Jack Shafer

The top spook’s stupid gag order

By Jack Shafer
April 21, 2014

The nation’s top spy has prohibited all of his spies from talking with reporters about “intelligence-related information” unless officially authorized to speak. Intelligence Community Directive 119, signed by Director of National Intelligence James R. Clapper last month and made public Monday in a report by Steven Aftergood of the Federation of American Scientists, threatens to reduce the flow of information from the national security establishment to the press — and hence the public.

Daniel Patrick Moynihan’s 1998 lesson on the price of secrets

By Jack Shafer
December 27, 2013

This article originally appeared in the November/December 2013 issue of the Columbia Journalism Review and is reprinted with permission.

Edward Snowden and the selective targeting of leaks

By Jack Shafer
June 11, 2013

Edward Snowden’s expansive disclosures to the Guardian and the Washington Post about various National Security Agency (NSA) surveillance programs have only two corollaries in contemporary history—the classified cache Bradley Manning allegedly released to WikiLeaks a few years ago and Daniel Ellsberg’s dissemination of the voluminous Pentagon Papers to the New York Times and other newspapers in 1971.

What war on the press?

By Jack Shafer
May 24, 2013

President Barack Obama has declared war on the press, say writers at Slate, the Daily Beast, Reason, the Washington Post (Jennifer Rubin, Dana Milbank and Leonard Downie Jr.), Commentary, National Journal (Ron Fournier), the New York Times editorial page, CBS News, Fox News (Roger Ailes) and even Techdirt. Scores of other scribes and commentators have filed similar dispatches about this or that federal prosecution “chilling” the press and pulping the First Amendment. Downie, who could open an aquatics center with the leaks his reporters collected during his 17 years as executive editor of the Washington Post, calls the “war on leaks … the most militant I have seen since the Nixon administration.”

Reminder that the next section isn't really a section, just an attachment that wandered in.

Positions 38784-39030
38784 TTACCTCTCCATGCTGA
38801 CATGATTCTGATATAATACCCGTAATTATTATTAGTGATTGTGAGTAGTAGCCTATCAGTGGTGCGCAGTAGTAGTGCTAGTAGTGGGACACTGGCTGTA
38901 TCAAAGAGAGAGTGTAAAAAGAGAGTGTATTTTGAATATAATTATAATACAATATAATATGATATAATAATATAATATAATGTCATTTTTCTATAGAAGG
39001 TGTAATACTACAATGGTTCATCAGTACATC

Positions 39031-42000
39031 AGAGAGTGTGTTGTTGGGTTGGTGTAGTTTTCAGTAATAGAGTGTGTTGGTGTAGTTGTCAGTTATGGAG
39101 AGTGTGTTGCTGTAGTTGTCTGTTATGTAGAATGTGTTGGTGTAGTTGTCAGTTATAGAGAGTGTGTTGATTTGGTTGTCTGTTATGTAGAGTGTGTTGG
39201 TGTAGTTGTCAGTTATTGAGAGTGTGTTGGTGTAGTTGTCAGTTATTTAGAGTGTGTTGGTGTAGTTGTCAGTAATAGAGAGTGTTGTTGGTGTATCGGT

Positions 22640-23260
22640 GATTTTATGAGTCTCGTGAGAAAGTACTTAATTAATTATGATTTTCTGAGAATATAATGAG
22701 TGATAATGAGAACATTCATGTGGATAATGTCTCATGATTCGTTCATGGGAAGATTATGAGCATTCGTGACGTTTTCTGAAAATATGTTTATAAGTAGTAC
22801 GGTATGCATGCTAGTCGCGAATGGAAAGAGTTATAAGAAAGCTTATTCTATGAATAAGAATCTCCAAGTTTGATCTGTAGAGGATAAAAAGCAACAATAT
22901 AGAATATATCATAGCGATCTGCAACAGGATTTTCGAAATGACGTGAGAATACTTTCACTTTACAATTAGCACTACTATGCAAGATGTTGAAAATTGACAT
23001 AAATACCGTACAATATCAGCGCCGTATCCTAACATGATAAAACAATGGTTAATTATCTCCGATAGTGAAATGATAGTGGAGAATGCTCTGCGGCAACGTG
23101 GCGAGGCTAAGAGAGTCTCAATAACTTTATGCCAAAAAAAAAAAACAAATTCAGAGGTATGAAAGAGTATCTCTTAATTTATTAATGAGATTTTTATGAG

The battle over Benghazi

By Jack Shafer
November 2, 2012

When Washington bureaucracies rumble, they often avoid directly savaging one another by using the press as proxies. By leaking selectively to news outlets they believe will give them the most sympathetic hearing, they hope to shape the news by making it. The strategy doesn’t always work. Sock puppetry revolts good reporters and some bad ones, too, because they know carrying tainted water for a source today may stain their reputations tomorrow.

Why leaks are good for you

By Jack Shafer
June 27, 2012

Every leak of classified information benefits somebody. With maybe one exception, I’d say that the recent sluice of leaks that has opened up and been reported in the press benefits you.

Anatomy of a leak, 1966-67

By Jack Shafer
May 8, 2012

Every leaker of information has an agenda. The leaker can be an honest whistleblower, a spinner, a junior Machiavelli, a nut job, a misinformed flunky or a combination of several of the above. But with every trickle of privileged information, the leaker invites other interested parties to leak their side of the story, setting institutions against institutions and publications against publications.